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NCC ecumenical conference marks 50 years
Oberlin, Ohio, July 20, 2007 Ė The things you are talking about these days are extremely important." So said noted church historian and Lutheran pastor Dr. Martin Marty in his lecture that opened the 50th anniversary of the modern ecumenical movement in the U.S.
Nearly 300 participants from 80 Roman Catholic, Orthodox, Protestant, Pentecostal, Anglican, Evangelical denominations and organizations have come to the campus of Oberlin College in this northeastern Ohio city. It was here in 1957 that Roman Catholics first joined other U.S. Christians in ecumenical discussions called "Faith and Order."
The Faith and Order Commission of the National Council of the Churches of Christ in the USA (NCC) traces its beginning to that conference. Bro. Jeffrey Gros, FSC, spent 25 years on the commission including a decade as its director. "Faith and Order is very much needed," he told last night's opening session, "because we donít understand each other."
Dr. Marty addressed some of his comments directly to the 100 college students, seminarians and Ph.D. candidates in attendance. He advised the new ecumenists to look at the context in which the people were living who pioneered the first Faith and Order conference.
"They were astonishing," he said. "Get a perspective of what they were dealing with at the time," Marty said, referring to the beginning of the civil rights movement. He suggested the students "not look at what they didn't do" but "ask what kind of persons were they."
In the intervening 50 years he noted the increased role of women in the ecumenical movement and the growing number of constituents in the ecumenical dialogue.
"On Being Christian Together: The Faith and Order Experience in the United States" is the theme of this conference. Dr. Marty suggested "we are becoming Christian together" in his opening address. He cited as a sign of hope the recent communion agreements with his own Evangelical Lutheran Church in America (ELCA) and six other denominations with radically different traditions. And the ELCA itself, Marty pointed out, is a coming together of different Lutheran churches.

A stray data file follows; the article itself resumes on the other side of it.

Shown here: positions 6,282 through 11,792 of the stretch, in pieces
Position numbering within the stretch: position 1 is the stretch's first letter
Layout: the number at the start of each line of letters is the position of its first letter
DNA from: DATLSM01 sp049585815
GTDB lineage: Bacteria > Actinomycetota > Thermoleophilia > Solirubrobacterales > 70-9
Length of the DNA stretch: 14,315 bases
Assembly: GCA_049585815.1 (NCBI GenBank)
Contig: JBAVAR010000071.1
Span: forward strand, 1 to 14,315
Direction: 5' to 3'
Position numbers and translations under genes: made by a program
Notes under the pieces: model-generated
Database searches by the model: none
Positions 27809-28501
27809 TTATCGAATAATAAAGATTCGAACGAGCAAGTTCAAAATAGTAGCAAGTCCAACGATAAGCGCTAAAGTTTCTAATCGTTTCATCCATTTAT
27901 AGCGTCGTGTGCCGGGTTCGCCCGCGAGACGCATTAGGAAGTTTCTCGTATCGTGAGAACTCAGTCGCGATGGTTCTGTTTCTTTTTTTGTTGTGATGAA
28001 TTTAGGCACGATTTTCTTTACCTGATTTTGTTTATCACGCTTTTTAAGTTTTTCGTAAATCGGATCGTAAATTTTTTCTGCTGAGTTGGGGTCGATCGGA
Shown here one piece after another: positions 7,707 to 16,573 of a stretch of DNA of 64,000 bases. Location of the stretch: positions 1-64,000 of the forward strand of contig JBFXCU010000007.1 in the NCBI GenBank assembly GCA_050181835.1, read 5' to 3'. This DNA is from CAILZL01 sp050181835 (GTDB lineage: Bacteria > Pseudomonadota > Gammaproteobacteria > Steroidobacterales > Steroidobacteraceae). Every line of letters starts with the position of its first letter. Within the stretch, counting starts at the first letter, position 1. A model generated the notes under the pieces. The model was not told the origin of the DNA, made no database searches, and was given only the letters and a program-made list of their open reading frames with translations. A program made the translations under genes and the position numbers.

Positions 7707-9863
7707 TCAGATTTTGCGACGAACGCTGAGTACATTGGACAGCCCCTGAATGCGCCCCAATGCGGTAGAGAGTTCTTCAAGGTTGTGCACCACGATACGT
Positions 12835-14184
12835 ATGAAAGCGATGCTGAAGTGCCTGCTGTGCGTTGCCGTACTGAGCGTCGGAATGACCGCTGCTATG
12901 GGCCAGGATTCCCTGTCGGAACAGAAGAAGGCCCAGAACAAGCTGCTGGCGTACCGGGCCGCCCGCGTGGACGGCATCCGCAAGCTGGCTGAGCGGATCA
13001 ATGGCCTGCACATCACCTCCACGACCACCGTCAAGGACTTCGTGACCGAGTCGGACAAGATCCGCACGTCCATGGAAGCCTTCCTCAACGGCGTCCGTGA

Such words could not have disappointed Bridget Bursaw, 21, just beginning her senior year at the College of St. Benedict, St. Joseph, Minn.
"The dialogue between the different churches is really important," said Bursaw, a Spanish major and minoring in theology. "The church should not be divided." She hopes to return to her Roman Catholic college campus with a "better sense of the diversity and the similarities of the churches."
Trevor Beach, 21, a senior majoring in Spanish and theology at St. John's University, Collegeville, Minn., thought "this would be a great opportunity to learn how ecumenism works."
Billy Honor, Jr., 24, a second year student at Johnson C. Smith Seminary at the Interdenominational Theological Center, Atlanta, hopes for "a better understanding of what God is doing in the different traditions gathered here."
Friday the students and all those attending will hear why Oberlin is so important to the ecumenical movement's history.
"Visions of Christian Unity" is the title of panel discussion Friday that includes Avery Cardinal Dulles, S.J. The renowned Jesuit ecumenist was the first American-born Cardinal who is not a bishop. That honor was given him in 2001 by Pope John Paul II. Dulles is one month shy of his 89th birthday.
The Vatican representative, Msgr. John A. Radano, will participate Sunday in a panel discussion on "Issues Facing Ecumenism." A recent statement endorsed by Pope Benedict XVI on other Christian communities is expected to be one of the topics.
Photos by Kathleen Cameron
NCC News contact: Dan Webster, 212.870.2252, NCCnews@ncccusa.org
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